Northguard

When you think of RTS games you generally think of giant armies duking it out with each other on massive battlefields or grand civilisations taking their first steps into the world as you build vast empires across the globe. Sometimes however it’s best to look at strategy from a smaller scale and that’s exactly what Northgard does. An RTS based upon Norse mythology and the lives of the vikings including all their hardships and challenges they faced during their lives sounds like an incredible concept, let’s see if this game does the concept justice.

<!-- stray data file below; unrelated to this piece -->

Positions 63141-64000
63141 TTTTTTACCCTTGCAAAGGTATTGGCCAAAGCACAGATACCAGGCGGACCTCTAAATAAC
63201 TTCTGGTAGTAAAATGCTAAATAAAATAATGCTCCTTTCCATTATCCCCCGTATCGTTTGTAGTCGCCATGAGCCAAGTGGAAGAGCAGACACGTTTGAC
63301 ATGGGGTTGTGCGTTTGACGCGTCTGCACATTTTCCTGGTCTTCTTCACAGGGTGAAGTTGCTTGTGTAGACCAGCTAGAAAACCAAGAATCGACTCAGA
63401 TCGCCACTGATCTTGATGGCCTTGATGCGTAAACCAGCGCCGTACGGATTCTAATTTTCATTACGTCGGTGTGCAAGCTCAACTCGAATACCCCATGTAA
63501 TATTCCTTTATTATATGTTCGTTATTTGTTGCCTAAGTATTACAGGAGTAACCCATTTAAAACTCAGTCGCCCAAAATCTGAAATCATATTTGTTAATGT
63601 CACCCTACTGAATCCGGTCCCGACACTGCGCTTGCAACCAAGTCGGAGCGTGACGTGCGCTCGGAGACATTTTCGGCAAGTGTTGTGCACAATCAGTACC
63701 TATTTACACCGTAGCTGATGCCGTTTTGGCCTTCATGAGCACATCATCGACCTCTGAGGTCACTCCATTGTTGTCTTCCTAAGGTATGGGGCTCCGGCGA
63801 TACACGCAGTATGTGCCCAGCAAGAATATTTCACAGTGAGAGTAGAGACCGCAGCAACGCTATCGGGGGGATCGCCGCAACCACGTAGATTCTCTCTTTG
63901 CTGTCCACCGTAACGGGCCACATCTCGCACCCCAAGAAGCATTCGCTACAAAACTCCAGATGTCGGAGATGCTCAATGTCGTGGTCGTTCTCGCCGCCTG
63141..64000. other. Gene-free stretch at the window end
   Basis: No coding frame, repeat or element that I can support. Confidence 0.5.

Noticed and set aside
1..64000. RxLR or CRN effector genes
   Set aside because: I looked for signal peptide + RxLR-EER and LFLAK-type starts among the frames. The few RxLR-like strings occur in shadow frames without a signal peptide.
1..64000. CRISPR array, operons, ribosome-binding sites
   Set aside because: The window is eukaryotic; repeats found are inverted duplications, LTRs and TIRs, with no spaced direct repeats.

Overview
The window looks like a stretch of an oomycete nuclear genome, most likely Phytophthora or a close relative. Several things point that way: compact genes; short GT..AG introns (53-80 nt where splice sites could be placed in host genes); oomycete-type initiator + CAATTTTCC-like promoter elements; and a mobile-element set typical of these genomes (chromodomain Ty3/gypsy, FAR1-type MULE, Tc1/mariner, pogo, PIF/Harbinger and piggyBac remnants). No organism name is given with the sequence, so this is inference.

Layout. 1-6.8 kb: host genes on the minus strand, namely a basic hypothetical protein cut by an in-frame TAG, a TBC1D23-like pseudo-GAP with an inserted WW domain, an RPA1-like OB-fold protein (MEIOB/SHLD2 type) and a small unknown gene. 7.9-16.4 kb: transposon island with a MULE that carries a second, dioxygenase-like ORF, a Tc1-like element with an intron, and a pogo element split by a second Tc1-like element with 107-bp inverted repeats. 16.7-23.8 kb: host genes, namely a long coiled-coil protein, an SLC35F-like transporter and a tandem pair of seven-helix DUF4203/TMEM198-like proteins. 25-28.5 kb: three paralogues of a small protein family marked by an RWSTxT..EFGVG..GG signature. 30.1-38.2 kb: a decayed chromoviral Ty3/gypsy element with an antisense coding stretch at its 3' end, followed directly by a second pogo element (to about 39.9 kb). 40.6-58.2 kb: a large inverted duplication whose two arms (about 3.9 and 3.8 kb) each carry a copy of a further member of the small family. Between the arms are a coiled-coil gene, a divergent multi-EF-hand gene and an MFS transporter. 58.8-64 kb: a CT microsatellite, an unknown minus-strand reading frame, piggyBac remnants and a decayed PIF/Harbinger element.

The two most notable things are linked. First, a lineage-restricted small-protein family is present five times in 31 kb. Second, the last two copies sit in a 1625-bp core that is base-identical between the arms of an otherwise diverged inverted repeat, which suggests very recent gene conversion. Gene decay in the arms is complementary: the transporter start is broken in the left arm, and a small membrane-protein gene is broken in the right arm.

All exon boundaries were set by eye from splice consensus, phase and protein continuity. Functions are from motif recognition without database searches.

The story is a rather simple fable of revenge. You play as Rig, son of the High King of the Vikings, on his quest to get revenge after his father is assassinated and his prized regal horn stolen by the leader of another clan. You and your allies must travel to the undiscovered land of Northgard, try to survive the harsh environments you face, take revenge for your father and discover the truth as to the motivations behind his murderer. While it seems like a simple revenge plot there are a few twists in the story and even a more grand story lurking in the background to provide motivations to everyone. It certainly helps that you as the player are also experiencing Northgard for the first time alongside your digital avatar as it helps to build up a sense of mystery and wonder about the new land as you spend your time exploring it. While the characters you meet are nothing to write home about they at least provide a stable cast of characters for you to play as and due to each having their own playstyles and mechanics you will grow to like at least one of them that fits your favourite strategy. While I do wish they were fleshed out more they will at least be remembered, even if it is more for their gameplay mechanics.